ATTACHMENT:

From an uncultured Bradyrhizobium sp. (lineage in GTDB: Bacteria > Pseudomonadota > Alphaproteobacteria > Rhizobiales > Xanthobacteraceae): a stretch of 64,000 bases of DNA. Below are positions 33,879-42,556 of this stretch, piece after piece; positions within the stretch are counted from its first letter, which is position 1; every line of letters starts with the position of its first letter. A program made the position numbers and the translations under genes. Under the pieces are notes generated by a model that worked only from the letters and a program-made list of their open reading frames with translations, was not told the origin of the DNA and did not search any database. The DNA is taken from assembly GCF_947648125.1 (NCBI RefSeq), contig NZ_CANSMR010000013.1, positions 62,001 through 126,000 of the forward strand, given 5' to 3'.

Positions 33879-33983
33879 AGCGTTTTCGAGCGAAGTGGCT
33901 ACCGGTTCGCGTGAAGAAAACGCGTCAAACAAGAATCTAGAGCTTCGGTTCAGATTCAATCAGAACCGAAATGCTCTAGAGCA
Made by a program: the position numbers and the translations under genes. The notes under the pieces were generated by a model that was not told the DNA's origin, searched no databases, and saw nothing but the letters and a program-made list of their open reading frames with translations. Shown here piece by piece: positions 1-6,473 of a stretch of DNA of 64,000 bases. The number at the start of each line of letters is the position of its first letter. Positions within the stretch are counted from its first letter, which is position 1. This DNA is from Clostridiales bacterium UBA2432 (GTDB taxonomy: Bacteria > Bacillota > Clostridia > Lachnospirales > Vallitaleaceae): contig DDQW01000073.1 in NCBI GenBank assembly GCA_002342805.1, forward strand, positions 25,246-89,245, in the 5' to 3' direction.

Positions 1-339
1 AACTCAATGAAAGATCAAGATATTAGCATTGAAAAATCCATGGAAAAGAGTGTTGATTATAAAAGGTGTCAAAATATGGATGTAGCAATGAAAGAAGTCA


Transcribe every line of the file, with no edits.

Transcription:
From an uncultured Bradyrhizobium sp. (lineage in GTDB: Bacteria > Pseudomonadota > Alphaproteobacteria > Rhizobiales > Xanthobacteraceae): a stretch of 64,000 bases of DNA. Below are positions 33,879-42,556 of this stretch, piece after piece; positions within the stretch are counted from its first letter, which is position 1; every line of letters starts with the position of its first letter. A program made the position numbers and the translations under genes. Under the pieces are notes generated by a model that worked only from the letters and a program-made list of their open reading frames with translations, was not told the origin of the DNA and did not search any database. The DNA is taken from assembly GCF_947648125.1 (NCBI RefSeq), contig NZ_CANSMR010000013.1, positions 62,001 through 126,000 of the forward strand, given 5' to 3'.

Positions 33879-33983
33879 AGCGTTTTCGAGCGAAGTGGCT
33901 ACCGGTTCGCGTGAAGAAAACGCGTCAAACAAGAATCTAGAGCTTCGGTTCAGATTCAATCAGAACCGAAATGCTCTAGAGCA
Made by a program: the position numbers and the translations under genes. The notes under the pieces were generated by a model that was not told the DNA's origin, searched no databases, and saw nothing but the letters and a program-made list of their open reading frames with translations. Shown here piece by piece: positions 1-6,473 of a stretch of DNA of 64,000 bases. The number at the start of each line of letters is the position of its first letter. Positions within the stretch are counted from its first letter, which is position 1. This DNA is from Clostridiales bacterium UBA2432 (GTDB taxonomy: Bacteria > Bacillota > Clostridia > Lachnospirales > Vallitaleaceae): contig DDQW01000073.1 in NCBI GenBank assembly GCA_002342805.1, forward strand, positions 25,246-89,245, in the 5' to 3' direction.

Positions 1-339
1 AACTCAATGAAAGATCAAGATATTAGCATTGAAAAATCCATGGAAAAGAGTGTTGATTATAAAAGGTGTCAAAATATGGATGTAGCAATGAAAGAAGTCA